Transporting patients is the heart of emergency medical service worldwide. With continued focus on utilizing technology and engineering innovation to create equipment designed for patient comfort and safety, patient transports can be focused on providing care in an optimal environment. Easy-to-use gurneys, safer ambulances, integrated technology and specialized equipment all combine to create a patient transport experience designed to cause less stress and discomfort for everyone involved.


1. Prairie, Jérôme, and Philippe Corbeil. “Paramedics On The Job: Dynamic Trunk Motion Assessment At The Workplace.” Applied Ergonomics 45.4 (2014): 895-903.

2. “Ferno INX -” Ferno INX - Web. 16 May 2015.

3. “Mac’s Ambulance Lift.” (n.d.): n. pag. Mac’s Lift Gate Inc. 2011. Web. 18 May 2015.

4. “Bariatric Automatic Stretcher Lift by Rossbro.” Bariatric Automatic Stretcher Lift by Rossbro. N.p., n.d. Web. 18 May 2015

5. “Power-LOAD™.” Power-LOAD™. N.p., n.d. Web. 18 May 2015.

6. N. R. Levick and J. Swanson, “Managing risk and reducing crashes: implementing a driver performance-measuring device in ground ambulances,” Prehospital Emergency Care, vol. 9, no. 1, p. 108, 2005.

7. National Highway Traffic Safety Administration. “Fatality Analysis Reporting System (FARS) Encyclopedia. www-fars. nhtsa. dot. gov.” Main/index. aspx,(Accessed July, 2008) (2013).

8. De Graeve K, Deroo KF, Calle PA, Vanhaute OA, Buylaert WA. How to modify the risk-taking behaviour of emergency medical services drivers? European J of Emerg Med 2003;10:111-6.

9. Slattery, David E., and Annemarie Silver. “The hazards of providing care in emergency vehicles: an opportunity for reform.” Prehospital emergency care 13.3 (2009): 388-397.

10. “FERNO’s New ‘Proof of Concept’ Ambulance Has the EMS Industry Talking.” - Journal of Emergency Medical Services. 24 Apr. 2015. Web. 16 May 2015.

11. Web. 18 May 2015.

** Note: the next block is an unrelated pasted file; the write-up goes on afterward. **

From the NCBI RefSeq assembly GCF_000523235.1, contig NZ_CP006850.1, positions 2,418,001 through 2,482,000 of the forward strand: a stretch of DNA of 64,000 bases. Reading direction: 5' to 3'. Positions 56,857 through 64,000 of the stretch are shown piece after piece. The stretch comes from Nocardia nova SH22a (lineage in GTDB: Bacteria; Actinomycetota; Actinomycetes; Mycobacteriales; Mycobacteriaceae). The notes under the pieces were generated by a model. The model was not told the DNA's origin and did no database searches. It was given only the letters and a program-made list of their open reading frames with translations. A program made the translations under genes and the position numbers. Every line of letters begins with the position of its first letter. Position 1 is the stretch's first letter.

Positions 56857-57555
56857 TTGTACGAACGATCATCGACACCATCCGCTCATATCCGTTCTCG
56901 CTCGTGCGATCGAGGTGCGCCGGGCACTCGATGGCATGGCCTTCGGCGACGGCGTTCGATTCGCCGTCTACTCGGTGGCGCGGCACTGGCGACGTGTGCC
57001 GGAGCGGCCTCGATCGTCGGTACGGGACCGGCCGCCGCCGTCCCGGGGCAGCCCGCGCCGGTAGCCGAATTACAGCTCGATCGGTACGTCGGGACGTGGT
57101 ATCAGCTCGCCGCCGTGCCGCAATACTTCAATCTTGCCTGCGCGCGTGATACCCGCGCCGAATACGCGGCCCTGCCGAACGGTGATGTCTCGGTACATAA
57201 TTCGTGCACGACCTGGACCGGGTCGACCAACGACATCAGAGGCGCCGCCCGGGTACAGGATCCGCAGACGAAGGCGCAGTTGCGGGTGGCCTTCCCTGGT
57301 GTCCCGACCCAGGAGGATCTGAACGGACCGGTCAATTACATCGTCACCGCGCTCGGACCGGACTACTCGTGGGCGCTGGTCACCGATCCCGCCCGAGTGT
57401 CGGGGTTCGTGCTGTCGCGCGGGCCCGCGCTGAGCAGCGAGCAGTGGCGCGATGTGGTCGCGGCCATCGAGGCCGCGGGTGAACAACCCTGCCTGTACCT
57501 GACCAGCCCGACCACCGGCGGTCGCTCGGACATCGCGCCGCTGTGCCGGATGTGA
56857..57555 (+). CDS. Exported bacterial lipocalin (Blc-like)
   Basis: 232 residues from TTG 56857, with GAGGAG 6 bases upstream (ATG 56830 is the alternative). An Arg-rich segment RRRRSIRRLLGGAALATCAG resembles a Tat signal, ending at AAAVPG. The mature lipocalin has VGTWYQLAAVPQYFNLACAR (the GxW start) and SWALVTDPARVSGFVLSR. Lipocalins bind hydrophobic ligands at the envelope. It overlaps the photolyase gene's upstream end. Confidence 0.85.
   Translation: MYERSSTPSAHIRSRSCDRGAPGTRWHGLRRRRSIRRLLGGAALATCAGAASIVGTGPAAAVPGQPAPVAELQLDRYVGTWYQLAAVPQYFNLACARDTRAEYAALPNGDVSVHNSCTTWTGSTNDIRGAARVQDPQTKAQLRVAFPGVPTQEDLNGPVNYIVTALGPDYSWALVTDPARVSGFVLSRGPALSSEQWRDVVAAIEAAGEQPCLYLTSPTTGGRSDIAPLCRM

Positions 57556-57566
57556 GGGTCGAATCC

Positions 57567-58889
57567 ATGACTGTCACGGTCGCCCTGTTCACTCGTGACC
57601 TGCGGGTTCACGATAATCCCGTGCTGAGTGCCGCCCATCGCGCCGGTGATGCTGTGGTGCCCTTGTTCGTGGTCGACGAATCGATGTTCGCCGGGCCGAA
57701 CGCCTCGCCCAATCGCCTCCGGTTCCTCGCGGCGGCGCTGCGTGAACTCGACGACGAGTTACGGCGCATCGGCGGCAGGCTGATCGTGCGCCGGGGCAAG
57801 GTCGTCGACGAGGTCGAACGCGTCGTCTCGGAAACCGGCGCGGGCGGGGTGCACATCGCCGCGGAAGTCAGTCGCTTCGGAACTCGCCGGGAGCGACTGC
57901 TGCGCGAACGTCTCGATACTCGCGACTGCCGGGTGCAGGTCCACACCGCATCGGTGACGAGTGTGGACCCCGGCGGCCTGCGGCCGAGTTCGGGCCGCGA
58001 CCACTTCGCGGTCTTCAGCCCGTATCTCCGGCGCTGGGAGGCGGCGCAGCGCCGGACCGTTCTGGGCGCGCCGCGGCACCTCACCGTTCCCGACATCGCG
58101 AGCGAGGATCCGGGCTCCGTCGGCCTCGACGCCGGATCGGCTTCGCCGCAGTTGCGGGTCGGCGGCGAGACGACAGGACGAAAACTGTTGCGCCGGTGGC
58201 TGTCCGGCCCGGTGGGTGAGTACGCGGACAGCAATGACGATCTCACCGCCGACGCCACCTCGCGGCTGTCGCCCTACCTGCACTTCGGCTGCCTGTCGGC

12. “CLASS® .” CLASS or Compressible Liquid Adaptive Suspension System by Liquid Spring of Lafayette, Indiana. Web. 18 May 2015.

13. Yperzeele, Laetitia, et al. “Feasibility Of Ambulance-Based Telemedicine (FACT) Study: Safety, Feasibility And Reliability Of Third Generation In-Ambulance Telemedicine.” Plos ONE 9.10 (2014): 1-9. Academic Search Complete. Web. 15 May 2015.

14. “The LifeBot 5: The Most Advanced Mobile Integrated Healthcare in the World.” LifeBot. 2014. Web. 16 May 2015. <>.

15. Bigham, B. L., et al. “Patient Safety in Emergency Medical Services.” (2008).

16. “Serenity Safety Products.” Serenity Safety Products. Web. 16 May 2015.

17. Menke, Andy, et al. “Associations Between Trends In Race/Ethnicity, Aging, And Body Mass Index With Diabetes Prevalence In The United States: A Series Of Cross-Sectional Studies.” Annals Of Internal Medicine 161.5 (2014): 328-335.

18. “Bariatric Sked® Stretcher.” Skedco ICal. 2015. Web. 16 May 2015.

19. “LBS Jr. Bariatric Board.” LBS Jr. Bariatric Board. Web. 16 May 2015.

Shawna Renga, AS, NREMT-P, currently works as an instructor for the United States Coast Guard Medical Support Services School in Petaluma, Calif., providing EMT training for helicopter rescue swimmers and Coast Guard corpsmen. She also works part-time for a private ambulance company, and lives with her husband and two sons in Sausalito.